Brief

Wisconsin unemployment remains low in December as jobs continue to grow

By: - January 22, 2024 5:15 am
Labor Temple mural of workers

Detail of a mural inside the Madison Labor Temple building. (Wisconsin Examiner photo)

Wisconsin’s monthly employment snapshots finished the year with a new record for the number of jobs and an upbeat assessment from the state’s labor department.

A survey of employers projected a total of nearly 3.03 million jobs in Wisconsin in December 2023, according to the Department of Workforce Development (DWD).

Based on a separate survey of households, DWD projected an unemployment rate of 3.3%, the same as in November 2023. The unemployment rate calculates how many people are not working in the total labor force, which consists of people who are working or actively seeking work.

The data show Wisconsin employers and workers are “just continuing the trends we saw all year,” said DWD’s chief economist, Dennis Winters, at a media briefing Thursday. “And the way things are shaping up for 2024, we expect the same thing.”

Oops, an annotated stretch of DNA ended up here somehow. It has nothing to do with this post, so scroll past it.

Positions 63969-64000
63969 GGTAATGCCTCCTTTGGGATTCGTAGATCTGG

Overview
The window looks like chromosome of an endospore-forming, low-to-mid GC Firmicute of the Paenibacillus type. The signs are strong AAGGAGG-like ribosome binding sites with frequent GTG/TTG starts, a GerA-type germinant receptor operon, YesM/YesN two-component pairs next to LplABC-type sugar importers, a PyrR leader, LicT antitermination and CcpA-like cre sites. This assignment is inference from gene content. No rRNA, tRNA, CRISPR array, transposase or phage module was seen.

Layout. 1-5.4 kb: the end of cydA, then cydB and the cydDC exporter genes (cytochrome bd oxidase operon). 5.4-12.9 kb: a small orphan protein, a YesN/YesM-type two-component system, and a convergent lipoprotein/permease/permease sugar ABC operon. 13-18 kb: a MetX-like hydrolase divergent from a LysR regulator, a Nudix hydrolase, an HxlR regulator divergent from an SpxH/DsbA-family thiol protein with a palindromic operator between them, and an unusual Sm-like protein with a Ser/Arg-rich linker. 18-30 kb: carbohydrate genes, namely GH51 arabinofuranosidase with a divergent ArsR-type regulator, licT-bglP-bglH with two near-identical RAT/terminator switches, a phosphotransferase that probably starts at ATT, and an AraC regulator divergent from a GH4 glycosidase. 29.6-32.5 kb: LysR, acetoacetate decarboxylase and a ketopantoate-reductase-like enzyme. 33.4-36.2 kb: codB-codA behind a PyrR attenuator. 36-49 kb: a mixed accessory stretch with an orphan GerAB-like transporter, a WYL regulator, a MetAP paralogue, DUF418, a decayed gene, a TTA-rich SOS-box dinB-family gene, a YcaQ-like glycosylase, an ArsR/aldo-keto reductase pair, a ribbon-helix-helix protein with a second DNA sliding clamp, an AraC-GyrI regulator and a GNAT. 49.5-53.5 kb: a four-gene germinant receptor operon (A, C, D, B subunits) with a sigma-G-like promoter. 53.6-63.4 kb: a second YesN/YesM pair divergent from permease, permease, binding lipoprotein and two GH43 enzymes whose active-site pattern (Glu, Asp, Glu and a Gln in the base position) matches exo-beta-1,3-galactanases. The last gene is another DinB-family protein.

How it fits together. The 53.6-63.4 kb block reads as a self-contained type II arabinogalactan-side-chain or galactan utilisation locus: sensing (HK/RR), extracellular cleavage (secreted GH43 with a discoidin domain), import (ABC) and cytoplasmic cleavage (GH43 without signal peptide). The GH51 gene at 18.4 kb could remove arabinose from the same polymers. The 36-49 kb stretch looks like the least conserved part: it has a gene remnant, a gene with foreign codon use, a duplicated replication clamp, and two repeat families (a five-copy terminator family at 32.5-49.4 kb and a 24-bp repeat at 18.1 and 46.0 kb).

The employers survey counted a total of 3,026,500 nonfarm jobs in Wisconsin in December, a gain of 80,000 from a year ago.

“The economy has been fairly strong — much stronger than a lot of people had previously thought,” Winters said. The economic growth, he added, produces “a positive feedback loop, that if you add jobs and pay people, they’ll consume more. And consumption drives the U.S. economy, so that positive feedback loop keeps circling on itself. We’re going to continue to see economic gains and workforce gains.”

In Wisconsin, 65.9% of residents 16 or older reported in December they were working or looking for work. The state’s labor force participation rate continues to outpace the nation’s, which was 62.5%.

Winters said Wisconsin’s higher rate reflected larger percentages of young people and women in the state’s workforce than the rest of the U.S.

Employers continue to report that finding workers is “still the number one issue that they’re facing,” Winters said. With more people joining the workforce, however, “they’re talking about how it’s gotten a little easier.”

Nevertheless, he added, the competition for workers remains strong, “and we don’t expect that to change at all going forward.”

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Erik Gunn
Erik Gunn

Deputy Editor Erik Gunn reports and writes on work and the economy, health policy and related subjects, for the Wisconsin Examiner. He spent 24 years as a freelance writer for Milwaukee Magazine, Isthmus, The Progressive, BNA Inc., and other publications, winning awards for investigative reporting, feature writing, beat coverage, business writing, and commentary.

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